POETRY: “Song to the Men of England” / Percy Bysshe Shelley

Percy Bysshe Shelley

Song to the Men of England

I.
Men of England, wherefore plough
For the lords who lay ye low?
Wherefore weave with toil and care
The rich robes your tyrants wear?

II.
Wherefore feed and clothe and save
From the cradle to the grave
Those ungrateful drones who would
Drain your sweat—nay, drink your blood?

III.
Wherefore, Bees of England, forge
Many a weapon, chain, and scourge,
That these stingless drones may spoil
The forced produce of your toil?

VI.
Have ye leisure, comfort, calm,
Shelter, food, love’s gentle balm?
Or what is it ye buy so dear
With your pain and with your fear?

V.
The seed ye sow, another reaps;
The wealth ye find, another keeps;
The robes ye weave, another wears;
The arms ye forge, another bears.

VI.
Sow seed—but let no tyrant reap:
Find wealth—let no imposter heap:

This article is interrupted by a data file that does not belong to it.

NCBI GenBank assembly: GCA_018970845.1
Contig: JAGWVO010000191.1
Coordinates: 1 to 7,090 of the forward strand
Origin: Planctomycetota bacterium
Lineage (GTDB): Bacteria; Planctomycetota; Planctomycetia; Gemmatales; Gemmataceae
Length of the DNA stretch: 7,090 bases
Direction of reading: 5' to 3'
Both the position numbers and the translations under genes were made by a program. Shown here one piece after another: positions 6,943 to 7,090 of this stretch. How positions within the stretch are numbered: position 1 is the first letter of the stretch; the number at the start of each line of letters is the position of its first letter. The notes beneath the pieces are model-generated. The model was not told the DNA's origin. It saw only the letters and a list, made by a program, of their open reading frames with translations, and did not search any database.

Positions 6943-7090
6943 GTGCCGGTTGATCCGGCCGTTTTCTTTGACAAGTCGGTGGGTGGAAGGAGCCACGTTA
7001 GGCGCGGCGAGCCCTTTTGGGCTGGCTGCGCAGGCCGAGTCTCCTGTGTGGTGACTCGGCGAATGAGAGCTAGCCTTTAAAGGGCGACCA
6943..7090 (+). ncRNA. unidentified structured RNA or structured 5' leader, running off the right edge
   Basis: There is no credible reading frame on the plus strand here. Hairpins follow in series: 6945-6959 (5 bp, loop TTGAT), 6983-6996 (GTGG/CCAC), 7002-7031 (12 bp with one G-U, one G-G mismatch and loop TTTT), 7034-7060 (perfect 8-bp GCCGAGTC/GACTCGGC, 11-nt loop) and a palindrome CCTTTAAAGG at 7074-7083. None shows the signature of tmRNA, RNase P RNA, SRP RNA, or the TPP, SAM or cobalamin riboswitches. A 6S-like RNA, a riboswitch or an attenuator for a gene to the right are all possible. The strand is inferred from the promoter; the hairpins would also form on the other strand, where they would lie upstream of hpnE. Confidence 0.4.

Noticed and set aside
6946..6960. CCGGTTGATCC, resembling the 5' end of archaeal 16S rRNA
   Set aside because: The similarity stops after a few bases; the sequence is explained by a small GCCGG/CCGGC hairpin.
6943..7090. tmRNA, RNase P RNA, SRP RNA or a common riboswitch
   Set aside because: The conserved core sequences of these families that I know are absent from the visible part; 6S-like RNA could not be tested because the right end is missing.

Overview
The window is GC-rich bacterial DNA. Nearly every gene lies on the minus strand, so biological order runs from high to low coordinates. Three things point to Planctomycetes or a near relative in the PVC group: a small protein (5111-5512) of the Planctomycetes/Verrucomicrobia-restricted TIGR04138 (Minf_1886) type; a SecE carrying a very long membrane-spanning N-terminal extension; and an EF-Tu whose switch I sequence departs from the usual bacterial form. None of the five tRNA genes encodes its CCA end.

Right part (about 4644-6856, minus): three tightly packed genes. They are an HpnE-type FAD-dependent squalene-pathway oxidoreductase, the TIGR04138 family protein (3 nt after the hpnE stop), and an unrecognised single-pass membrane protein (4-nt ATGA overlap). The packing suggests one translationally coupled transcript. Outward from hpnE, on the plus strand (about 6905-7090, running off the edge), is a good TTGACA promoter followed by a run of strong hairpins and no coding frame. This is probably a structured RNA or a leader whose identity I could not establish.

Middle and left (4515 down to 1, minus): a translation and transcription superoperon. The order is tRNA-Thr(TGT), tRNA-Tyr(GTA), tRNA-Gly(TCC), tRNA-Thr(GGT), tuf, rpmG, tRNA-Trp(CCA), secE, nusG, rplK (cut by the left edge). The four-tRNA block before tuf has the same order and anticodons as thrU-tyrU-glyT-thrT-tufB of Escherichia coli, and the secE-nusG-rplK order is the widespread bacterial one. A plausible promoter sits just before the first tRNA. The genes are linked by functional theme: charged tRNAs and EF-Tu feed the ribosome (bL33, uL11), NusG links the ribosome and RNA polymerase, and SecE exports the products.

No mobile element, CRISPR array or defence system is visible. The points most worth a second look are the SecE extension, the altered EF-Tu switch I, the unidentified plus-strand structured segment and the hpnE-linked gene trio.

Weave robes—let not the idle wear:
Forge arms—in your defence to bear.

VII.
Shrink to your cellars, holes, and cells—
In hall ye deck another dwells.
Why shake the chains ye wrought? Ye see
The steel ye tempered glance on ye.

VIII.
With plough and spade and hoe and loom
Trace your grave and build your tomb
And weave your winding-sheet—till fair
England be your Sepulchre.

Reference: Poetry Foundation

POETRY: William Wordsworth / “I Wandered Lonely as a Cloud” a.k.a. “Daffodils” / 1804

DAFFODILS
1804

I wandered lonely as a cloud
That floats on high o’er vales and hills,
When all at once I saw a crowd,
A host, of golden daffodils;
Beside the lake, beneath the trees,
Fluttering and dancing in the breeze.

Continuous as the stars that shine
And twinkle on the milky way,
They stretched in never-ending line
Along the margin of a bay:
Ten thousand saw I at a glance,
Tossing their heads in sprightly dance.

The waves beside them danced; but they
Out-did the sparkling waves in glee:
A poet could not but be gay,
In such a jocund company:
I gazed—and gazed—but little thought
What wealth the show to me had brought:

For oft, when on my couch I lie
In vacant or in pensive mood,
They flash upon that inward eye
Which is the bliss of solitude;
And then my heart with pleasure fills,
And dances with the daffodils.

Reference: Poetry Foundation